Jeffrey Webb gave a glowing self-assessment in April at the annual meeting of Central and North American football chiefs. Under his leadership, Webb said, the regional group had become a “case study” in rooting out corruption.
“We have created a culture of transparency and accountability within our confederation,” he told the delegates gathered at Atlantis Paradise Island, a Bahamian resort with 11 swimming pools and stunning ocean views.
Last week, as part of a 47-count indictment, U.S. prosecutors offered a much different portrait of Webb and his organization, known as Concacaf. According to the indictment, Concacaf’s leadership was corrupt before Webb took office, and the bribe-taking flourished during his tenure despite his frequent pronouncements of reform.
A burly 50-year-old from the Cayman Islands, Webb took over the scandal-plagued organization in 2012. It’s one of six regional football federations that operate under the umbrella of FIFA, the global football body. The former Cayman Islands banker and member of FIFA’s internal audit committee had become a favorite of Joseph “Sepp” Blatter, FIFA’s president. Blatter suggested Webb would be his ideal successor.
That was before last week’s indictment, which alleges the same person orchestrated bribes for both Webb and his Concacaf predecessor, Jack Warner. The person is identified as a high-ranking executive at the sports marketing firm Traffic Sports USA and is described as co-conspirator #4. Webb is accused of seeking a bribe from Traffic, negotiated by co-conspirator #4, just prior to becoming Concacaf president.
After he was elected, Webb hired co-conspirator #4 as his general secretary, the No. 2 post. Those and other details in the indictment match Concacaf’s current general secretary, Enrique Sanz, who worked at Traffic before being hired by Webb as general secretary in 2012.
The indictment alleges that Webb and co-conspirator #4 disguised one bribe by funneling the money through an overseas company that makes football uniforms and balls.
In a statement released Friday, Traffic Sports said it would “continue to cooperate fully with authorities” in connection with the allegations against FIFA and company officials. “At this moment, it is otherwise unable to comment on the matter.”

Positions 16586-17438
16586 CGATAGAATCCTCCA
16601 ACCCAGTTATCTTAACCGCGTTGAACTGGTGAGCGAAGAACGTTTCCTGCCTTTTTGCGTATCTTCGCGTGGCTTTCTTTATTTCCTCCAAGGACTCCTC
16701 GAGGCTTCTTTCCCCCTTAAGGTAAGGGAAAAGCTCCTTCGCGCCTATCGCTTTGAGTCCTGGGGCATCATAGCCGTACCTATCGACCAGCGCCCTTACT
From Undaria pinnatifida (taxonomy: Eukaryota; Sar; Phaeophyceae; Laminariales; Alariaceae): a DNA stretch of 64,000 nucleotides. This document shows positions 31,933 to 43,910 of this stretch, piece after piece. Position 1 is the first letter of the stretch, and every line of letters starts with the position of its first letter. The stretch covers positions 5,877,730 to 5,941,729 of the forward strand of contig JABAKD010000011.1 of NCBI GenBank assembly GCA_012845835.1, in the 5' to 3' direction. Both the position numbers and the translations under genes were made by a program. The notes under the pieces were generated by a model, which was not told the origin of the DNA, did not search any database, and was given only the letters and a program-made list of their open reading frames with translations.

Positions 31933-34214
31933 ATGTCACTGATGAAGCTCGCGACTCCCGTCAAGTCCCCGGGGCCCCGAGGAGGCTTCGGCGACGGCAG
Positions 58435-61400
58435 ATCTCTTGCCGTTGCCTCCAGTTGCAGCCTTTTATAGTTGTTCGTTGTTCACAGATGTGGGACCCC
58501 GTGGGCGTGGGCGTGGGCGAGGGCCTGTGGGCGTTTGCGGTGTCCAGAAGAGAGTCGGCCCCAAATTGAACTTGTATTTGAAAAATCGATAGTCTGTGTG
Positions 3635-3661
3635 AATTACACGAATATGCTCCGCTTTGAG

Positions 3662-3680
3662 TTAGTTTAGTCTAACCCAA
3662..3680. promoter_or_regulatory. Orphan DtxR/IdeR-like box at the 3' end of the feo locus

One of those officials, Traffic Sports USA President Aaron Davidson, pleaded not guilty on Friday. Davidson is accused of participating in three schemes to bribe football officials for media and sponsorship rights.
Sanz, the former Traffic executive now at Concacaf, wasn’t charged or mentioned by name in the indictment; following the allegations, the confederation put him on a leave of absence. He could not be located for comment, though he previously has defended Traffic’s deals with Concacaf as legitimate.
In an April interview, Sanz said he was shocked when Webb offered him the job of Concacaf general secretary.
“When he got elected, he called me one day and said, ‘Let’s chat,’ ” Sanz recalled. “He offered to me if I was interested, and I said, ‘Yeah, I’m interested.’ ”
Webb was arrested in Zurich, where he was attending FIFA meetings leading up to its presidential election, and could not be located for comment.
The night before the bust, he seemed oblivious to what was about to happen to him. After a dinner hosted by his confederation, Webb arrived at his hotel across town. He and his wife strode into Zurich’s Baur au Lac hotel and across its marble-floored lobby toward the grand staircase.
Following his arrest, some of his colleagues stuck by Webb. “We all have dark sides to us,” said Cheney Joseph, president of Grenada’s football association. Joseph once competed against Webb, then 23 and playing for the Cayman team, and the two became friends. “But I genuinely believe that Jeff Webb — I don’t believe his intention was to profit from football as an individual.”